Mayor criticised over Vauxhall hotel plan 'jobs loss'
London Mayor Boris Johnson has allowed a Chinese developer to double the size of a new luxury hotel in south London at the expense of office space and the associated jobs.
Developer Dalian Wanda has dropped all 10,000 sq m of office space from its planned riverside development at One Nine Elms in Vauxhall.
Planning documents reveal it will mean at least 400 fewer jobs - nearly half those originally intended - being brought to an economic "opportunity area".
But City Hall says the Dalian Wanda is being required to pay more than £20m as a contribution to extending the Northern Line, and building affordable homes elsewhere.
'Undermining office cluster'
The site, previously known as Market Towers, currently consists of two faded office blocks next to the Covent Garden wholesale flower market.
Dalian Wanda, which operates a string of top-of-the-range hotels in China, bought it last autumn when there was already planning permission to demolish the existing towers and replace them with two skyscrapers containing a mix of apartments, a hotel, shops and offices.
Earlier this year, the company applied to drop all the office space, covering seven floors of one of the towers, but maintain the level of housing, which will provide a far more profitable return.
The local planning authority, Wandsworth Council, approved the changes last month subject to support from Mr Johnson.
Its own economic development officers had expressed concern about the impact, writing in a report: "Such attrition of commercial space risks undermining the establishment of a new office cluster in the Vauxhall area (linking to the new US Embassy) in line with the Opportunity Area Planning Framework".
But a council spokesman said: "It comes with a guaranteed occupier which is an enormous bonus, it's a huge flagship hotel for the area and the contribution to local employment means more opportunities for local people to benefit from the project."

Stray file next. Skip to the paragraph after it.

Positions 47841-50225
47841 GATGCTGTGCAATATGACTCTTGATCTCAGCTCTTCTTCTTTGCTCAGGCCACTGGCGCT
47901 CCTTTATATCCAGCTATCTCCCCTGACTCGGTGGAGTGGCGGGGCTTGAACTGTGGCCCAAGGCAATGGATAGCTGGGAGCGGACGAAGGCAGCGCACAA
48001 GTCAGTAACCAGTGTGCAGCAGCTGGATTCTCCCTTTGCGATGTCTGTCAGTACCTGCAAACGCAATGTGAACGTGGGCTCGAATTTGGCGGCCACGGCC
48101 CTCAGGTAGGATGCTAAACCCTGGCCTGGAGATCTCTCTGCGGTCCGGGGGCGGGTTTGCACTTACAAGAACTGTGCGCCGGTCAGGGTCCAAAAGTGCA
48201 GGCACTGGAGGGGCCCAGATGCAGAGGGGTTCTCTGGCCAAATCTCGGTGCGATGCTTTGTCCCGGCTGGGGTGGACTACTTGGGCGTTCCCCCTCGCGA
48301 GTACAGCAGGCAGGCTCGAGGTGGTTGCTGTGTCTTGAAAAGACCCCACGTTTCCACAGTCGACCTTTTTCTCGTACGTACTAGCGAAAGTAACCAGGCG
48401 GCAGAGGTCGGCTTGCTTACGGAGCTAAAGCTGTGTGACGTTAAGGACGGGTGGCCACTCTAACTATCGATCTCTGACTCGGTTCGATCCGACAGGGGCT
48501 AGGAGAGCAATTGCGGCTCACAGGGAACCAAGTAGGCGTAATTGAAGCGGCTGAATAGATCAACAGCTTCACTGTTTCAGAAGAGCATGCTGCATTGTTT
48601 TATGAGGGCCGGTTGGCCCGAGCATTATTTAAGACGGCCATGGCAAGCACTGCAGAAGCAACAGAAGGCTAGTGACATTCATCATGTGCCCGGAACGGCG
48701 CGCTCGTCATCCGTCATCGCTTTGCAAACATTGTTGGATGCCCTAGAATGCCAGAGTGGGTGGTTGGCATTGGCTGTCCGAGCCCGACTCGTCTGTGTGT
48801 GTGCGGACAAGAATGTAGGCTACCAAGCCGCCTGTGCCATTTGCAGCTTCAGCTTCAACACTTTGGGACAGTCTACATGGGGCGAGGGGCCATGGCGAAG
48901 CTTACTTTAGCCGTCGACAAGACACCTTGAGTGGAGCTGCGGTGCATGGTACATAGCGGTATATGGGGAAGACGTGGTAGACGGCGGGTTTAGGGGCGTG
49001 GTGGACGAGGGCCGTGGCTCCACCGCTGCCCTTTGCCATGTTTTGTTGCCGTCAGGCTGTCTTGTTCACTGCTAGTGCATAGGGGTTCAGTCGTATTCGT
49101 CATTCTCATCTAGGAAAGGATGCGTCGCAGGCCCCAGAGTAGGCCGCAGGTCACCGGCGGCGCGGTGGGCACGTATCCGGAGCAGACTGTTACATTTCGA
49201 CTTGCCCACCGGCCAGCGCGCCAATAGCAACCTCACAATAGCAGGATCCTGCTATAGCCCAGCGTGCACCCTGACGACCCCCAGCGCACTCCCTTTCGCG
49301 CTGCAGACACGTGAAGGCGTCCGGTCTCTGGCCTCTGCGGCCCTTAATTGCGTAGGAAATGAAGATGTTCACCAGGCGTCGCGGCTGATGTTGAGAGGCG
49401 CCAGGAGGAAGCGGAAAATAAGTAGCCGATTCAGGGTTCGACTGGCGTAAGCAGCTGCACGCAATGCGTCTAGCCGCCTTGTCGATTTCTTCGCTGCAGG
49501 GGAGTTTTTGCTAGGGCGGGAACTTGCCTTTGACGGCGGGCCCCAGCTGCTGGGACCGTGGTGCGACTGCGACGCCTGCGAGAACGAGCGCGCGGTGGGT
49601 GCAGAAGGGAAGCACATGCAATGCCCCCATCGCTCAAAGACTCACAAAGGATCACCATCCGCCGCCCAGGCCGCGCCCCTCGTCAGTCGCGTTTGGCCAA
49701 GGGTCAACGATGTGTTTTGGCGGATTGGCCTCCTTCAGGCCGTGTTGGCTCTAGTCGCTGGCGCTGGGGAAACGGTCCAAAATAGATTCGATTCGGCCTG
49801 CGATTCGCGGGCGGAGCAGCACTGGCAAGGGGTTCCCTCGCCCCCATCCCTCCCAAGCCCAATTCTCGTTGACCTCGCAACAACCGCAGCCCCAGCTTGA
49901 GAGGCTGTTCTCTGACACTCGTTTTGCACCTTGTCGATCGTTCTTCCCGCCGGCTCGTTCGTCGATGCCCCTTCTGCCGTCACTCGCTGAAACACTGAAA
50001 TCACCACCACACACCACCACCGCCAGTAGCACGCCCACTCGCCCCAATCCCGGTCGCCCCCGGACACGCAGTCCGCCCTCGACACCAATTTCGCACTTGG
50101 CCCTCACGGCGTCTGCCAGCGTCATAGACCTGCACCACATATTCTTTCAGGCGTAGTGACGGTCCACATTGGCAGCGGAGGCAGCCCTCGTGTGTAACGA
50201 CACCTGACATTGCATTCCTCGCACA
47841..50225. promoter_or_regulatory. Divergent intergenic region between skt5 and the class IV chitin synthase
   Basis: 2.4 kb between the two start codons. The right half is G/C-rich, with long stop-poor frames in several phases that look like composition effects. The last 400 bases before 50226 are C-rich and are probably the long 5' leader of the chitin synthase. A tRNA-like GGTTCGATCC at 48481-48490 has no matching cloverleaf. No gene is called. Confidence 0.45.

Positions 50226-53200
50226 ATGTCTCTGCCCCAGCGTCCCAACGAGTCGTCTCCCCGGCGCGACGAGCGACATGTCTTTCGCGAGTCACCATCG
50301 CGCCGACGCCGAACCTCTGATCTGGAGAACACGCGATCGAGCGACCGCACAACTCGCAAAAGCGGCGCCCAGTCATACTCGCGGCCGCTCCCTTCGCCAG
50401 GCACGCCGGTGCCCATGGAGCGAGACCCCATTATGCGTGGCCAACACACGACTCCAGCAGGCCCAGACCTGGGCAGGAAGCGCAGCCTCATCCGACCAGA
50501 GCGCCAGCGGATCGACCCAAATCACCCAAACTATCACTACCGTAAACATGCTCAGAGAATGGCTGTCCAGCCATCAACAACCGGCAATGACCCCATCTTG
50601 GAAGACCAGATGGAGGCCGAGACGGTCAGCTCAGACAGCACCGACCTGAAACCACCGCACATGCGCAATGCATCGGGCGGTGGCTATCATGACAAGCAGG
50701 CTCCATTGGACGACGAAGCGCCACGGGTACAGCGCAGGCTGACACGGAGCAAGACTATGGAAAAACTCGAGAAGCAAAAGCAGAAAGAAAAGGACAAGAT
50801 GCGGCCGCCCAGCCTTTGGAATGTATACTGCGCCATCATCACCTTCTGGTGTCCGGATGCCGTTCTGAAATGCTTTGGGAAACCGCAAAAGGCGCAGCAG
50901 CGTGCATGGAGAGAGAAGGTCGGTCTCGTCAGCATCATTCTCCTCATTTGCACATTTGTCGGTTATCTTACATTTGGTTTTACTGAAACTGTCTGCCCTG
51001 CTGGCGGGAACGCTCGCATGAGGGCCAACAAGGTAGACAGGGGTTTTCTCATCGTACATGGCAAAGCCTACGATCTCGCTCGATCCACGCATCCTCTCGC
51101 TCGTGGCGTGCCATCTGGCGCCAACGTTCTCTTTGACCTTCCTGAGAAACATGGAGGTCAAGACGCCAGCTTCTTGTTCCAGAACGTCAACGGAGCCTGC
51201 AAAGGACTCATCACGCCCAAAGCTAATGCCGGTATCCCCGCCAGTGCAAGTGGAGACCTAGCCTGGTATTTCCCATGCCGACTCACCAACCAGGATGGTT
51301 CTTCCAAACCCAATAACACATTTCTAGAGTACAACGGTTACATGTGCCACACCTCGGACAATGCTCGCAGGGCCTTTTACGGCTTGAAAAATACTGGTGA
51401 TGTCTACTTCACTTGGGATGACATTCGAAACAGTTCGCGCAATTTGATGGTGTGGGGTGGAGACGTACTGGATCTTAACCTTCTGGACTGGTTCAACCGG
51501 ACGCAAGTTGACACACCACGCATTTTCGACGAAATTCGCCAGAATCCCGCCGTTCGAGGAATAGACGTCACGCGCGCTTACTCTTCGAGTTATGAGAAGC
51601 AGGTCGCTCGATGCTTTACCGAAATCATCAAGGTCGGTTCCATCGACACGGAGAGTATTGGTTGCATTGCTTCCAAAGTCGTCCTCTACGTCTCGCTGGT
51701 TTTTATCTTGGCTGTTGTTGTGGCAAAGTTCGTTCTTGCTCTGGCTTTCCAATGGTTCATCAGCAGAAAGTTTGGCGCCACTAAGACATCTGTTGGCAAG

On Tuesday the mayor gave the final green light for the development.
Nicky Gavron, Labour chair of the London Assembly's planning committee said: "It's going to be the mayor's gift to the developers.
"They will make vast profits and there's nothing for local people. They are replacing all the office space and in return we will get a super-pricey hotel and more luxury homes."
According to the company's own estimate, the hotel plan will lead to a maximum of 500 new jobs being created on the site, compared to more than 900 if offices had been retained.
The development borders Lambeth where the council submitted a formal objection to the loss of potential jobs.
Polly Freeman from the Friends of Vauxhall said: "The jobs will not be luxury will they? They will be cleaners, janitors and security staff which will not provide quality careers for local people which we were promised when this development came forward."
But Deputy Mayor of London for policy and planning, Sir Edward Lister, said: "There would be no sound legal basis for the mayor to object to this application and he is fully in support of a building that is just one part of a much a wider rejuvenation of a once neglected part of London."
He added that the 500 new jobs, new public square and affordable homes that are part of the development "contribute to a multi-billion pound public and private investment being made in Nine Elms that will support tens of thousands of jobs and new homes".
Questions have been raised about why the mayor did not use his planning powers to ensure the Chinese developers provided more affordable homes.
Of the 490 flats in the development, 52 are defined as affordable. None of the affordable homes are family-sized, nor for subsidised rent.
The developer is instead paying £6.8 million for affordable homes to be built elsewhere.
Dalian Wanda is also being required to pay £14m towards the building of the extension to the Northern Line, £4m towards Crossrail, and an extra £300,000 to provide employment training locally.